Investors are continuing to move funds to lower-risk assets as political uncertainty lingers and investor sentiment remains low, data from Morningstar has shown.
Analysis from the research platform, published yesterday (September 23), showed a continuation in August of the trend seen in the past five months where lower-risk assets experienced net inflows while money was pulled from higher-risk investments.
During August, £1.7bn was withdrawn from all funds — excluding money market funds — and equity and alternative funds led the net outflows.
For example, the data showed net inflows into fixed-income, money market and allocation funds (typically lower-risk investments) while equities, alternative funds and property funds, which are more market sensitive, experienced net outflows.
According to Morningstar, the trend had developed over the past five to six months.
Global broad category group net flows in the past six months (£billion):
The Morningstar data showed alternative multi-strategy funds saw the most net outflows in the month of August, while short term money market funds received the biggest net inflows.
|Total estimated net flows £mil||Assets|
|Global broad category group||Aug 19||Year to Aug 19||£bil|
Morningstar put the trend down to low investor sentiment, where no clarity on the outcome of Brexit and wider concerns of a global slowdown had influenced investors’ confidence in the market.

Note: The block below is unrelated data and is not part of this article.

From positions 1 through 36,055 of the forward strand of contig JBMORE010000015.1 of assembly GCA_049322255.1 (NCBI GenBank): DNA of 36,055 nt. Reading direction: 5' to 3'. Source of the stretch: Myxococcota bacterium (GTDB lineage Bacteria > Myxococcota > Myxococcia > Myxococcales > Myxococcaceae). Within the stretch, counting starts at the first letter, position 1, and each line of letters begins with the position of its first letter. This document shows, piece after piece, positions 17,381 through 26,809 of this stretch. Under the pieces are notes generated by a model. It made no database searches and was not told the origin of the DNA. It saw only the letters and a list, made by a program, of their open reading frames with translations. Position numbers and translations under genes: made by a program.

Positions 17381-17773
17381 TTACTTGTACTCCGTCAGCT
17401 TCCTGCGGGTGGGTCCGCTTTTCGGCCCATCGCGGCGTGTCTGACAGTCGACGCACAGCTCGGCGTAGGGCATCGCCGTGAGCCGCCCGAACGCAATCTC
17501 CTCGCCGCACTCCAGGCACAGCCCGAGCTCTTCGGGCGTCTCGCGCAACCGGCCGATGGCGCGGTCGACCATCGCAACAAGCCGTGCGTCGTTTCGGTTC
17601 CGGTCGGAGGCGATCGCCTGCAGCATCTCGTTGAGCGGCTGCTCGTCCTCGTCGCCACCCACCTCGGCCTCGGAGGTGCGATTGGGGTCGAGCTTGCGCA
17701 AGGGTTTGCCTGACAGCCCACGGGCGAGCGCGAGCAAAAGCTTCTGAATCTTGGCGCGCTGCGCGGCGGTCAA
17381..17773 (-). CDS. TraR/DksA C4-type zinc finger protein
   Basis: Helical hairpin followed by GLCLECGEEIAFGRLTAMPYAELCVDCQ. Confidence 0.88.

It also noted the trend could be observed in the United States, in Europe (which in July had its highest monthly net inflows into fixed-income funds since Morningstar started collecting fund flow data in 2007) and more generally throughout the year across all geographies.
The research group stated this demonstrated it was not just UK investors who had been favouring lower-risk assets.
Darius McDermott, managing director at Chelsea Financial Services, said: "As the bull market has gone on for so long it’s no surprise investors have moved more cautious.
“With GDP slowing and Brexit overhanging, it’s consistent with investors acting more cautiously. Hence outflows in equities are expected and inflows into more low risk bond funds are to be expected.
“This could well continue for a good while given general uncertainty in the market.”
Paul Stocks, financial services director at Dobson and Hodge, thought there “must be a general perception that markets were due a fall” and that the aversion to property could be related to Brexit.
But he said other than due to changes in client circumstances advisers would rarely make significant movements between asset classes given the view that allocation should reflect longer term aims and objectives, rather than “speculation of perceived short-term market directions”.
Paul Gibson, managing director at Granite Financial Planning, agreed. He said: “The client’s financial plan should inform the investment portfolio. As the plan will typically last decades short term reactions such as moving out of equities should be avoided.
“Short term ‘news’ or ‘events’ should be tuned out and the client should stick with their financial plan.”